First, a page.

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house Bill H.R. 79

Should it be Easier for Startups to Pitch Their Plans to Angel Investors?

Argument in favor

For startups to grow and create jobs they need access to capital early in the process. This bill would accomplish that by making it easier for them to connect with investors through a commonsense, bipartisan reform.

Benjamin's Opinion
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01/09/2017
I think the biggest thing is making conduits for funding more well known and transparent. Developments of these types shouldn't only be limited to high cost of living areas of the country, easier access and easier ability to enter the pipeline for potential funding could help activate economic development in many more corners of our country.
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jameslj's Opinion
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01/10/2017
Good start. Long-term this entire regulation should be abolished.
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Craig's Opinion
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01/11/2017
Small businesses are a strong part of our nation and can use all the help they can get
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Argument opposed

This bill muddies the waters surrounding the SEC’s definition of accredited investors, and as a result it diminishes important investor protections. Plus the SEC already allows an exemption for certain pitch events.

Gil's Opinion
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01/10/2017
There is no clear justification for or against this proposed legislation, either from the perspectives of the investor, the entrepreneur, or the general public. The problem to be solved is not clearly identified, described or quantified. It is hard to asses the impact the proposed legislation would have on the problem if it exist.
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CPMonroe's Opinion
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01/09/2017
There are already rules - and exemptions - for Angel Investors. Loosening regulations concerning any type of investments, especially when ROI's (returns on investments) are involved, serves to bypass the SEC & IRS. It's bad enough that unregulated monies flow into our political process & news organizations. Do you want US businesses taken over by foreign interests as well?
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Docheatherb's Opinion
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01/12/2017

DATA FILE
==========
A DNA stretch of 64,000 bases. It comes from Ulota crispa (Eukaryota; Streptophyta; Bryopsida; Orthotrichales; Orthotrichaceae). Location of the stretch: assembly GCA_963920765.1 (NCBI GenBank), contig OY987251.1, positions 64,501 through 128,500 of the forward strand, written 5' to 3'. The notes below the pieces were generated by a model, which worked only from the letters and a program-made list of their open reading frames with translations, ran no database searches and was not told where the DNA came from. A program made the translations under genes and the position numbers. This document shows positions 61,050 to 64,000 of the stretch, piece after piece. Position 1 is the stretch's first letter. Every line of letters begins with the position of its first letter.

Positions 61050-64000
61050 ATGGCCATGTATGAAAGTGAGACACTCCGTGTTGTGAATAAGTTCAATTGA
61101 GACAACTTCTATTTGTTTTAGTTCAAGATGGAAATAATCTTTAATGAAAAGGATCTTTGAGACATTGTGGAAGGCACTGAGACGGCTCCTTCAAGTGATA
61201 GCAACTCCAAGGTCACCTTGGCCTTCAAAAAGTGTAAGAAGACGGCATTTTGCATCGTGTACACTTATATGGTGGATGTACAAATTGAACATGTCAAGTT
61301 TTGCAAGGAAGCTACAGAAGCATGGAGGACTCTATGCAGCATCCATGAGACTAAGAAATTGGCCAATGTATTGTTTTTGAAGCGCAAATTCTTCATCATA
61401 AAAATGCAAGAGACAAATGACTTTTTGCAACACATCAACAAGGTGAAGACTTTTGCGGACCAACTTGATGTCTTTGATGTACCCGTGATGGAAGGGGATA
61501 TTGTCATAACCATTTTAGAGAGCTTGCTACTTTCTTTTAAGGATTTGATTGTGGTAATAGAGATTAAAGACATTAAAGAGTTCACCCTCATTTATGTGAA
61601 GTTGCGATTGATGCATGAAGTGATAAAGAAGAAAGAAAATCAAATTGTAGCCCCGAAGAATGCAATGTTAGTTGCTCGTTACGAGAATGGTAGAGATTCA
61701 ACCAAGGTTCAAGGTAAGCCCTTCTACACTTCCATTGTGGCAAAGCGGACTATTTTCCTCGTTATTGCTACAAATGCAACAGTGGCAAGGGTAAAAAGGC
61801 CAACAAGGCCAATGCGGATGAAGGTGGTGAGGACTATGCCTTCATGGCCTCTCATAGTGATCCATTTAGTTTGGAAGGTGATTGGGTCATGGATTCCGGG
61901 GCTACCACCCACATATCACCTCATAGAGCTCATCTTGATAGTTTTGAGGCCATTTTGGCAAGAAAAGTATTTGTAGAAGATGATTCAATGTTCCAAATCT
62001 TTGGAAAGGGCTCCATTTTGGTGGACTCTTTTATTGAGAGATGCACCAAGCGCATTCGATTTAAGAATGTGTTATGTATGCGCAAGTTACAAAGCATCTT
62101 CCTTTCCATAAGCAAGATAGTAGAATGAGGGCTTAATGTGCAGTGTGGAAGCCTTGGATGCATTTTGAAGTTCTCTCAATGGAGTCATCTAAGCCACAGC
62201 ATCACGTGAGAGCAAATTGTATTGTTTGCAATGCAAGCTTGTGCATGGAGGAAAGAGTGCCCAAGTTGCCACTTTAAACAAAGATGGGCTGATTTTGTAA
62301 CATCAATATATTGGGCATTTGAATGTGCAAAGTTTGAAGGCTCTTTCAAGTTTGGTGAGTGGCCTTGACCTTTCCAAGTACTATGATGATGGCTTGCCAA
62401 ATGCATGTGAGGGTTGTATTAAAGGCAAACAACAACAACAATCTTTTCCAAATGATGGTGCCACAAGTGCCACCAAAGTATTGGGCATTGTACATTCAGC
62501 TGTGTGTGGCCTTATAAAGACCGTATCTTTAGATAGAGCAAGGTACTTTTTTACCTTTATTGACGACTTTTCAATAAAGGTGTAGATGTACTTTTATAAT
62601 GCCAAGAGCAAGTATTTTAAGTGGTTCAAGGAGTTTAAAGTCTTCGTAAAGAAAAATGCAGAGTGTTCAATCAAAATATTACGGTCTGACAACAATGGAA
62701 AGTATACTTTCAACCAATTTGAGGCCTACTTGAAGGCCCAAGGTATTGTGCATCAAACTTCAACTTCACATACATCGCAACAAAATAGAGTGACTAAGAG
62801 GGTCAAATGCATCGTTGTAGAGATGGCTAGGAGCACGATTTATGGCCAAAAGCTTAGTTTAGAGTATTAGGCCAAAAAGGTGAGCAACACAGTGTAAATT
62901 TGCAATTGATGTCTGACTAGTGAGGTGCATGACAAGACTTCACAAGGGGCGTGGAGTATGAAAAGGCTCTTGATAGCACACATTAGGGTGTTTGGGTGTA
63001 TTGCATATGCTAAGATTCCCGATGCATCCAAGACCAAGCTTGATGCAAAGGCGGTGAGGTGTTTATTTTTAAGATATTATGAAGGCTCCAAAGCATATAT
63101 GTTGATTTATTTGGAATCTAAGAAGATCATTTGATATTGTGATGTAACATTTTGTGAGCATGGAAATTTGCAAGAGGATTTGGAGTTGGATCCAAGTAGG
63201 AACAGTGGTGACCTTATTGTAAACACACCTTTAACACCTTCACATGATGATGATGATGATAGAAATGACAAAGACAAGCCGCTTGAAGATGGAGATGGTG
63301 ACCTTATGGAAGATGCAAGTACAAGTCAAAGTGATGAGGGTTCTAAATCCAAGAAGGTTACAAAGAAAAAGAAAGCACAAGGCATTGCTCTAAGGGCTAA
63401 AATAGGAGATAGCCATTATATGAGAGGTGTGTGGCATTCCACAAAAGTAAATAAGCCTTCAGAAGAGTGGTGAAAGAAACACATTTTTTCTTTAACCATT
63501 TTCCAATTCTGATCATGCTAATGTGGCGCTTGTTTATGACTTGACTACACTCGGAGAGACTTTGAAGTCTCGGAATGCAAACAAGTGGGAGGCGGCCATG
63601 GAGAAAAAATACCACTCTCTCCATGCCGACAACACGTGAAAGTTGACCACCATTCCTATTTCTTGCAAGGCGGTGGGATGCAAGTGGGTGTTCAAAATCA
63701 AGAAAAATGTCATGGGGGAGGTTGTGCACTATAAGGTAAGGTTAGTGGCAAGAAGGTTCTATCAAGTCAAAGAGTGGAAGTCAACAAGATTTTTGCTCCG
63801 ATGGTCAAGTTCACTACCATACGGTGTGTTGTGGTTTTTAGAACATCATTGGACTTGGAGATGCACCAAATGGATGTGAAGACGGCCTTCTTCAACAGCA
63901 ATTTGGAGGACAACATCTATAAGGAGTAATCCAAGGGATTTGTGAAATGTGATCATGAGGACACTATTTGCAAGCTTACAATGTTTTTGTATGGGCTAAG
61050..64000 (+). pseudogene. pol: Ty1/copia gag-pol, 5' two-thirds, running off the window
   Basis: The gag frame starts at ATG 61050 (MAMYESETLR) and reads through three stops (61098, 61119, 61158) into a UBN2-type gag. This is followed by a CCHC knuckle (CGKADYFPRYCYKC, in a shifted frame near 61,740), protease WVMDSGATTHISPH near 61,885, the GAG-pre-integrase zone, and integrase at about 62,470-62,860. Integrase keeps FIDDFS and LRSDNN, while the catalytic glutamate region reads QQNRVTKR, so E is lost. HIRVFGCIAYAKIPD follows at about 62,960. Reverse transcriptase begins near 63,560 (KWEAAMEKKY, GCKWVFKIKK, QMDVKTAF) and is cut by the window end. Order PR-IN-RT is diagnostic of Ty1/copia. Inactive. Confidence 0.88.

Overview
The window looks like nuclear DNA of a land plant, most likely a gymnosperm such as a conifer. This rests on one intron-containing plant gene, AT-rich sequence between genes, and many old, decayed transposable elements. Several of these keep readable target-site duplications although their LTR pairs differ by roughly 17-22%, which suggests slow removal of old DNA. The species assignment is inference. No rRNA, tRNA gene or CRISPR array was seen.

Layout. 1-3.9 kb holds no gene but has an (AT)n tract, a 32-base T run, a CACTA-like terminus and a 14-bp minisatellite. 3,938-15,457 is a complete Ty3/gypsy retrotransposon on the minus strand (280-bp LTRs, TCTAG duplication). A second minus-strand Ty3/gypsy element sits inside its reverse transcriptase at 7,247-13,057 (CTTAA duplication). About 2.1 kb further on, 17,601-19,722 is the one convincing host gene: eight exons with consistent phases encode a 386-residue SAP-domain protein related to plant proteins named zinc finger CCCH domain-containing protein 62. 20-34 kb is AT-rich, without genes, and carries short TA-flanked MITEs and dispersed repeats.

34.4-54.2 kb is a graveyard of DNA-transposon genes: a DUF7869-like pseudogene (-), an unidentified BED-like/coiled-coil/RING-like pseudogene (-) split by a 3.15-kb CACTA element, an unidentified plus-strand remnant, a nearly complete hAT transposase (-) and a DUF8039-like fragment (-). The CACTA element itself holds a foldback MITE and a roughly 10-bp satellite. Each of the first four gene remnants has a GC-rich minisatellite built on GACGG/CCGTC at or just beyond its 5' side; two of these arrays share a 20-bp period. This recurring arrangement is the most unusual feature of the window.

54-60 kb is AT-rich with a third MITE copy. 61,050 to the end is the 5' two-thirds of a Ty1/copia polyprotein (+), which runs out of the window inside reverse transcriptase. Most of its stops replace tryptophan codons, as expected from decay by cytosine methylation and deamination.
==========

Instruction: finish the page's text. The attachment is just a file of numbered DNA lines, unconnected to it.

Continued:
I feel like the "Main Street Growth" tag is a bit of a gimmick here. The law specifies that this is for companies with market capitalization of $1B or less in the small business trends reference listed. This isn't a bill designed to help someone start a chimney cleaning business or a new dry cleaning shop in town. It feels more like a loophole bill. I would agree that startups that have the potential to create jobs should be supported, but startups by nature are risky so if the risk hasn't been fully disclosed to investors and proper due diligence isn't being pursued and the start up fails, who does that help?
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What is House Bill H.R. 79?

This bill would make it easier for startup businesses to attract investments from angel investors  under the Securities and Exchange Commission’s (SEC) Regulation D. 

It would allow small companies looking to raise funds through the sale of equity or debt securities (like stocks or bonds) to be exempt from advertising requirements at pitch events sponsored by angel investor groups where:

  • Presentations or communications are made by or on behalf of the issuing company;

  • The advertising doesn’t refer to any specific offering of securities;

  • The sponsor doesn’t offer investment recommendations or advice to attendees;

  • The sponsor doesn’t receive compensation for the event, which would require them to register as a broker or dealer or as an investment advisor;

  • No specific information related to a securities offering is communicated (other than information about the number and type of securities to be offered).

Regulation D governs private placements, which are the sale of securities to a select number of accredited investors, and exempts small companies from having to register their securities with the SEC. It looks to restrict participation in private placements to accredited or sophisticated investors who meet requirements related to net worth, income, and business or investment experience that gives the investor financial awareness of the risks associated with their investment.

This legislation would only affect Regulation D with respect to presentations and communications with prospective investors, but not purchases or sales of securities.

Impact

Startup companies; potential investors, particularly angel investor groups; and the SEC.

Cost of House Bill H.R. 79

The CBO estimated in the 114th Congress that enacting this bill would cost less than $1 million, which would be offset by the collection of fees so the net effect on the federal budget would be negligible.

More Information

In-Depth: Sponsoring Rep. Steve Chabot (R-OH) introduced this bill to allow startups to showcase their business plans and connect with potential investors at events that are currently restricted:

“When entrepreneurs are looking for ways to access the capital they need to get started, they look at every avenue available to them. If we’re going to help open doors for the next generation, we need to take the same approach. Clarifying the law to give entrepreneurs and investors more certainty and opportunity is a step in the right direction.”

In the 114th Congress, this legislation was passed by the House Financial Services Committee by a vote of 44-13 and has the bipartisan support of 11 cosponsors — including seven Republicans and four Democrats. The House as a whole passed it 325-89 in late April 2016, but the Senate never  considered it.

Speaking for the lawmakers who opposed this bill was Rep. Maxine Waters (D-CA), who wrote that it may undermine investor protections related to the “verification of accredited investor status” for purchasers of the securities being discussed.


Of Note: In 2014, a total of 316,600 angel investors funded 73,400 companies to the tune of $24.1 billion in the U.S. alone, creating over 264,000 jobs.


Media:

Summary by Eric Revell